Date of Award

2016

Document Type

Thesis

Department

English

First Advisor

Bishupal Limbu

Subjects

J.M. Coetzee (1940- ). Life and times of Michael K -- Criticism and interpretation, Literature and society

DOI

10.15760/honors.278

Abstract

This paper will attempt to articulate how idleness functions in J.M. Coetzee’s 1983 novel Life and Times of Michael K, and to analyze how it might be undermining or commenting on the idea of idleness which was discursively produced in South Africa in the 17th and 18th centuries. Coetzee develops a commentary on the European representation of idleness in his book White Writing: On the Culture of Letters in South Africa, which for my purposes will serve as a jumping off point for a reading of Michael K. Furthermore, I will seek to examine the ways in which idleness does not necessarily stand by itself, but in fact signals a broader modality of living enacted by the novel’s titular character. I argue that in the novel, idleness constitutes a mode of being which resists thinking of the future as an imaginative repository for the generational transmission of property and destabilizes a narrative of progress achieved through work. The figure of Michael K embodies not only idleness but also a form of tending which engages in a similar type of destabilization, as it too undermines the establishment of property.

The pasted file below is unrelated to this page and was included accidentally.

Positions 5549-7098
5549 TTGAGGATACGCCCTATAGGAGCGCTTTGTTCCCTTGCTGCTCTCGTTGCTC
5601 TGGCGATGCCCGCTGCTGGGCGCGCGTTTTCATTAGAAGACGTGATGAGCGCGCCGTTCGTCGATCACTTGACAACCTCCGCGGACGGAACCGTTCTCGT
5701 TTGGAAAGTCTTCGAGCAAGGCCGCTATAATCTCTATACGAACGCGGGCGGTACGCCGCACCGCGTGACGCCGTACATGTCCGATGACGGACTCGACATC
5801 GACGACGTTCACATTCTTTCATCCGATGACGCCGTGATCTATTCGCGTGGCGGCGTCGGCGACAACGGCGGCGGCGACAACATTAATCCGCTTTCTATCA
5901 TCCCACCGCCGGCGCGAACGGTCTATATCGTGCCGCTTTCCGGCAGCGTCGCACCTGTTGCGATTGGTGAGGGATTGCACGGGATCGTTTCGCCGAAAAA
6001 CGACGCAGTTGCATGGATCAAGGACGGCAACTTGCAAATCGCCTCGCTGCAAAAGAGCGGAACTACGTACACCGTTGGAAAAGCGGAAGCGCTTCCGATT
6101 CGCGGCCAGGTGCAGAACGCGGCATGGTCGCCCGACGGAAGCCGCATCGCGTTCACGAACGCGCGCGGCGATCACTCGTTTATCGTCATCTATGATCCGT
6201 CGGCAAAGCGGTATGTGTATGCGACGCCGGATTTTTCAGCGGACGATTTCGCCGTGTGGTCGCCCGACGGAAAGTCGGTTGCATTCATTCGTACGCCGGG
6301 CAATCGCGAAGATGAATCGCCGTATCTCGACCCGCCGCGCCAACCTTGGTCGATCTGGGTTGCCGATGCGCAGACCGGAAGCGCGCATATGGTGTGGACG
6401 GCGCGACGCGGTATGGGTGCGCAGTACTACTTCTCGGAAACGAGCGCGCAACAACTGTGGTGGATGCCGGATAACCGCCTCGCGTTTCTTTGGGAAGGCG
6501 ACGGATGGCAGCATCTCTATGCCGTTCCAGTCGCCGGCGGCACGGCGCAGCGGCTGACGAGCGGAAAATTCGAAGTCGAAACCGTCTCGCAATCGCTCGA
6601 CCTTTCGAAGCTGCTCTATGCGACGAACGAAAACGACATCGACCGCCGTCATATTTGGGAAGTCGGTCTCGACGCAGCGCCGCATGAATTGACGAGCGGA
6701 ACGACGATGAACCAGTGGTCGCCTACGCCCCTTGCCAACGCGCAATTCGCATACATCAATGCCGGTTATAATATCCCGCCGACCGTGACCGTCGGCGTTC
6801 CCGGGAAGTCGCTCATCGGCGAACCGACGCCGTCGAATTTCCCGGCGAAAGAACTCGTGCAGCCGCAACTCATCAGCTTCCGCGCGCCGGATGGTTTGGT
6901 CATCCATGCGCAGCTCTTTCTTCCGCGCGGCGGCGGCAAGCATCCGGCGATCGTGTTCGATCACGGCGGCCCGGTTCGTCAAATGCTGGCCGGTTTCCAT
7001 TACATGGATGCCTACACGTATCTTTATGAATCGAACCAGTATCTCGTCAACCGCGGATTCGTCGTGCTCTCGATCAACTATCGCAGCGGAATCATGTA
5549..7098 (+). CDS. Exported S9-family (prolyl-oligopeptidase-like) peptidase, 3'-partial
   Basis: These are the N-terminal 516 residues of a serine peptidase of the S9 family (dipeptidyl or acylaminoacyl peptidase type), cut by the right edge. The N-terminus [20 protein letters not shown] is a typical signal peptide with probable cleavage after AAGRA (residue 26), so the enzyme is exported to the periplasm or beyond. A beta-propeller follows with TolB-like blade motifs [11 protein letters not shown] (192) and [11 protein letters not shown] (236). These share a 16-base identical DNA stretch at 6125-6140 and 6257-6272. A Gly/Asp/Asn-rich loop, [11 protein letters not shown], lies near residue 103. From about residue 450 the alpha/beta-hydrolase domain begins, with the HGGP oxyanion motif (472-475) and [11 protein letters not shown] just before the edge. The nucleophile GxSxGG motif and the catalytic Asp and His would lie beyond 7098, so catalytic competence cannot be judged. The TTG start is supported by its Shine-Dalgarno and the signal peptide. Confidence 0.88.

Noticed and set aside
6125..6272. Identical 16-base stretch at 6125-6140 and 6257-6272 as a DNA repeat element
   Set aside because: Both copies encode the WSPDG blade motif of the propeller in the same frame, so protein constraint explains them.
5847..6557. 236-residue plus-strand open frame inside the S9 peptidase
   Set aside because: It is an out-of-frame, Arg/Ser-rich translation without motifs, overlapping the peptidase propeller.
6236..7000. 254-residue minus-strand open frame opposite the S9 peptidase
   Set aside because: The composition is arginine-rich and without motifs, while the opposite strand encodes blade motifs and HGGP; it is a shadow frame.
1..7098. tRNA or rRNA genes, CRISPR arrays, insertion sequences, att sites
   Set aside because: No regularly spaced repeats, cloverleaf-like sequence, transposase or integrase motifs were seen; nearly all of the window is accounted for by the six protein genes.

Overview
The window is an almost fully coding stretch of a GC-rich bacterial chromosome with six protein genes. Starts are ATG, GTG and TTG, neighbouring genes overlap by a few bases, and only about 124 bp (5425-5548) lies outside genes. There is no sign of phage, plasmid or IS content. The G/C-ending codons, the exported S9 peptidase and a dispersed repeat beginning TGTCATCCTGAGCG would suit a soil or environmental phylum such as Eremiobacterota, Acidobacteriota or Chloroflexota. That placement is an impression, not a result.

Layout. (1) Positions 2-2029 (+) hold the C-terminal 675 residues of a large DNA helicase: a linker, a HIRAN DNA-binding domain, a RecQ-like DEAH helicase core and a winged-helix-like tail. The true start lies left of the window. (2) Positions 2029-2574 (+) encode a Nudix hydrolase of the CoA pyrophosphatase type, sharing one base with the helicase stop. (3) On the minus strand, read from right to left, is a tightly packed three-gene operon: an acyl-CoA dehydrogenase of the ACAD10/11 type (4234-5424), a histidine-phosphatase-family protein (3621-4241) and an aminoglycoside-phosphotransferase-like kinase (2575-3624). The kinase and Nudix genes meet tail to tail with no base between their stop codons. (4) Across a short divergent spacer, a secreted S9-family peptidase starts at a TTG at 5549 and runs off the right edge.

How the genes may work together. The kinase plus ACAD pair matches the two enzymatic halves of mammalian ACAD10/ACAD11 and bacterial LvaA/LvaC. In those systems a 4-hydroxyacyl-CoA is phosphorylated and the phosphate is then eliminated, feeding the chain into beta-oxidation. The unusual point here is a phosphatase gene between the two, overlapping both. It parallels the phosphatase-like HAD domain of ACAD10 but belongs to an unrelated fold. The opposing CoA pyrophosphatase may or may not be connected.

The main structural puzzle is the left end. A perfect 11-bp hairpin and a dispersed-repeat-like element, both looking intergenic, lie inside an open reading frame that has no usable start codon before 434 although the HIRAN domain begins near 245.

Comments

An undergraduate honors thesis submitted in partial fulfillment of the requirements for the degree of Bachelor of Arts in University Honors and English

Persistent Identifier

http://archives.pdx.edu/ds/psu/17929

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